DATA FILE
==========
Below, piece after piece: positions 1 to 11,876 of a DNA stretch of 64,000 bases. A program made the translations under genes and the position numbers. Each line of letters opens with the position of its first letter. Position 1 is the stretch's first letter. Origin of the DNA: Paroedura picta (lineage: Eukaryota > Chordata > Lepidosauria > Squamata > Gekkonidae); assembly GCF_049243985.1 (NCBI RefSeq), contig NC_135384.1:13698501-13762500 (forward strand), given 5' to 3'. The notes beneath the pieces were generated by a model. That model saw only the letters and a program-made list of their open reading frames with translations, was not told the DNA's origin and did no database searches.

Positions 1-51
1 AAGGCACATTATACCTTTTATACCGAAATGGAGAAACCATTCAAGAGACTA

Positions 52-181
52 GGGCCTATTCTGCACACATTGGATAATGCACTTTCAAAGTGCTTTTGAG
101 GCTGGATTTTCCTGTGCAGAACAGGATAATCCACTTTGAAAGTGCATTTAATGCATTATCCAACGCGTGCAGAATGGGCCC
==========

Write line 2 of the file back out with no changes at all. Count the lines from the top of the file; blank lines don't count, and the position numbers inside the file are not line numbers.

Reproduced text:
Positions 1-51